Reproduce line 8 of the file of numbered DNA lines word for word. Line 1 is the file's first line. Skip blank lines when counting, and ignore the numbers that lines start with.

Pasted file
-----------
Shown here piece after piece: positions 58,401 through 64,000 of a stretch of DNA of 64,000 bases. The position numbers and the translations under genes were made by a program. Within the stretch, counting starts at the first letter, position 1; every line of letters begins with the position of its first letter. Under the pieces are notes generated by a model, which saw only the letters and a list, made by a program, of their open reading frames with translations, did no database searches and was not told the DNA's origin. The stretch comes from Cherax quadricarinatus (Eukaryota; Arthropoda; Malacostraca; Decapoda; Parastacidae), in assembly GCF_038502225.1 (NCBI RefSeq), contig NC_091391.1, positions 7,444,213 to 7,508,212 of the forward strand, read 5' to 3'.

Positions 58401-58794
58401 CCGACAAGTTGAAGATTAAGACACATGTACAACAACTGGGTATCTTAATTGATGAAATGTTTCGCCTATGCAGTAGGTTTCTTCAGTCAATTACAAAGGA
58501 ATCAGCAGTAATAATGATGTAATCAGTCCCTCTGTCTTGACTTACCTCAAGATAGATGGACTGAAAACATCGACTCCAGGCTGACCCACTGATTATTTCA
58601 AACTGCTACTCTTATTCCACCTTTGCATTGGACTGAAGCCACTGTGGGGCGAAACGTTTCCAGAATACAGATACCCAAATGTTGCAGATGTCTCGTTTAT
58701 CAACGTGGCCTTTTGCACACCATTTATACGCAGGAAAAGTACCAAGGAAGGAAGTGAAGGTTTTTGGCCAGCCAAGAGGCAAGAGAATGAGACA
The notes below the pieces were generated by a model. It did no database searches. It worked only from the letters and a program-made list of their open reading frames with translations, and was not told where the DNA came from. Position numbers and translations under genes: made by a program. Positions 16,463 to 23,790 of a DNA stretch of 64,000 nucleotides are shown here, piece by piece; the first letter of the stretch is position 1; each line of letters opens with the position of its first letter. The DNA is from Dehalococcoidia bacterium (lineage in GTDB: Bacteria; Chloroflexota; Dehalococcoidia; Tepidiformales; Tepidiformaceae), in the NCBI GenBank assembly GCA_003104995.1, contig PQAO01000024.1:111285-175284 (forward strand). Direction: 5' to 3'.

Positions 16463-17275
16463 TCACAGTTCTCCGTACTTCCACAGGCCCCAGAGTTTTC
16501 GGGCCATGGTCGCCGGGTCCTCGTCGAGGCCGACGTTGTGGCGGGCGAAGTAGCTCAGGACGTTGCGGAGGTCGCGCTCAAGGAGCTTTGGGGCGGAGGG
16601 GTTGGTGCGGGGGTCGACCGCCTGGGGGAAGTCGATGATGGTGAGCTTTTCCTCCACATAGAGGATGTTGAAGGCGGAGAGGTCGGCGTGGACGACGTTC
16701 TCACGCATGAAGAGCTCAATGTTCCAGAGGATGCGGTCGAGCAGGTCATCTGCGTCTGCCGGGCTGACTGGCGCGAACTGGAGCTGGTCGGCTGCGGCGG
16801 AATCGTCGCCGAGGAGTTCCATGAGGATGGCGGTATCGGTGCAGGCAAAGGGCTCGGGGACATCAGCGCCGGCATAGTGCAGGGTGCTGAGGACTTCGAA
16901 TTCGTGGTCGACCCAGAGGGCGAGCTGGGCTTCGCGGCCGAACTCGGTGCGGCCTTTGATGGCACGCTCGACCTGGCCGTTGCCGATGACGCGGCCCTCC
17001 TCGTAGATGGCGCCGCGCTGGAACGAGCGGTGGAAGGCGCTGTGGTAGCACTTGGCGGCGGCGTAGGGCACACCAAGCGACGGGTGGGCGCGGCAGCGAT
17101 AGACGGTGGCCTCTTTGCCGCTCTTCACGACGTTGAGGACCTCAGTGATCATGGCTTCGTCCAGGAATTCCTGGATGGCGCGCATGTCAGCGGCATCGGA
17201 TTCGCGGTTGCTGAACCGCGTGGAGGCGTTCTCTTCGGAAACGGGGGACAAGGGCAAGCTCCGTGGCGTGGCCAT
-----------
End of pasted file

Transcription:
Positions 16463-17275